Wrapping up NACIS 2015

Wrapping up NACIS 2015

Last week, the Data Analytics team attended the North American Cartographic Information Society (NACIS) conference in beautiful Minneapolis. The NACIS conference, in its 36th year, is an annual gathering of cartography professionals, students, and other map-minded individuals. Over 325 attendees, this year gathered in the historic Milwaukee Road Depot, a truly unique venue.

The conference started out with Practical Cartography Day (PCD), which focuses on the real-world uses of cartography and analysis in the industry and academia. One of the interesting tools announced on PCD was Dropchop. Developed by Sam Matthews of Code for America and powered by Mapbox.js and Turf.js, it’s a browser-based application that enables users to simply drag-and-drop shapefiles into the browser and execute spatial analysis tools without the need for desktop GIS. Dropchop is meant to be a data-first tool, as opposed to operation-first (traditionally most desktop GIS software) in that the spatial analysis operations are contextually based what can be done with the data.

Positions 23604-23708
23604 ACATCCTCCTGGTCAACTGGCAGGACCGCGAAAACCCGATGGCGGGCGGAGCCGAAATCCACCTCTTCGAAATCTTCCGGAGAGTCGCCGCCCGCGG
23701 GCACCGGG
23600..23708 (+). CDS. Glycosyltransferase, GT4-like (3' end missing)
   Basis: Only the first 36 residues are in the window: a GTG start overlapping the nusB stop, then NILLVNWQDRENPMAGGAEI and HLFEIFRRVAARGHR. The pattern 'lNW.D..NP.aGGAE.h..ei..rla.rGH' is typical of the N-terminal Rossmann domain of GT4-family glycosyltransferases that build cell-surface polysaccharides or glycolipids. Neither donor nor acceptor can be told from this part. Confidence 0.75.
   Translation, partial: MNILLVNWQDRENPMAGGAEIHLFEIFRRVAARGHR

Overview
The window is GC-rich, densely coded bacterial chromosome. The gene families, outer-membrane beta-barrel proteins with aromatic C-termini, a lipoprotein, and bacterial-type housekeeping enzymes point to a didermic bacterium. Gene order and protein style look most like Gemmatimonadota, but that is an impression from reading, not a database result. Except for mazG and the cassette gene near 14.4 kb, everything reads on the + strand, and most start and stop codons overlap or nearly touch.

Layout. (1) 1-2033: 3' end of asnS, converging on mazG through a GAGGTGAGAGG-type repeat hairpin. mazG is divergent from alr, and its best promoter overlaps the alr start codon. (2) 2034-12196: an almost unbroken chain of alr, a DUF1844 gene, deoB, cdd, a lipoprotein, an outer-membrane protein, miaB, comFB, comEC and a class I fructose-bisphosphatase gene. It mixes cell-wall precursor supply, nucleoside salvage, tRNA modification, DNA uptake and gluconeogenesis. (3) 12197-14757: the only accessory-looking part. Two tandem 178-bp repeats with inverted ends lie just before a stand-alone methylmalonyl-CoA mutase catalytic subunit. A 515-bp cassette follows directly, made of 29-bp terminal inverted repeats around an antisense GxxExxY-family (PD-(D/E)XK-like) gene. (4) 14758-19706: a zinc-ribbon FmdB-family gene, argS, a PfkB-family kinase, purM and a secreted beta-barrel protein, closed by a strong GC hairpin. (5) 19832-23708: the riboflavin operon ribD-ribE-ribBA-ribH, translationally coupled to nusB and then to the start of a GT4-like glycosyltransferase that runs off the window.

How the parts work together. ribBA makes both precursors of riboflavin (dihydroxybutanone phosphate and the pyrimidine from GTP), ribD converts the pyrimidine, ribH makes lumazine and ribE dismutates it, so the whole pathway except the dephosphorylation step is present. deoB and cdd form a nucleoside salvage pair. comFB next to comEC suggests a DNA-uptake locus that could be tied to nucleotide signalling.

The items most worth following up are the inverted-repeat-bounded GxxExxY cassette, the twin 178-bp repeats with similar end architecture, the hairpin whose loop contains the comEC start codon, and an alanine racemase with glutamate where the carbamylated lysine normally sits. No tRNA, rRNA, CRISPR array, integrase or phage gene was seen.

Here is just a sampling of some of the many great presentations:

  • Daniel Huffman presented the methodology and design considerations for his linear map of the Lake Michigan shoreline.
  • Alan McConchie talked about Stamen’s work to digitize the Atlas of the Historical Geography of the United States, including some valuable advice about mapping where boundaries change over time. Stamen used hexagonal bins to aggregate county populations to show change over time where county boundaries frequently changed in the 19th century. The project is on Github and will be launched soon.
  • Amy Lee Watson of Mapbox talked about her experience as a designer at Mapbox, rather than cartographer and gave some great designs tips. She also talked about her experience working on the Alltrails project and designing the awesome blueprint Mapbox basemap.
  • Code for America Fellow Patrick Hammons gave a Halloween-themed presentation about his experience making maps for nonprofits and community organizations with some good lessons learned.
  • Azavea’s own Sarah Cordivano took part in a hiring and career panel, and you can find all the questions and notes here.
  • And then there’s this awesome globe yoga ball created by Hans van der Maarel of Red Geographics.

In addition to the conference every year, the all-volunteer staff at NACIS also publish the Atlas of Design, available for $35. All in all, another fun and informative gathering of map-lovers, NACIS continues to get better every year.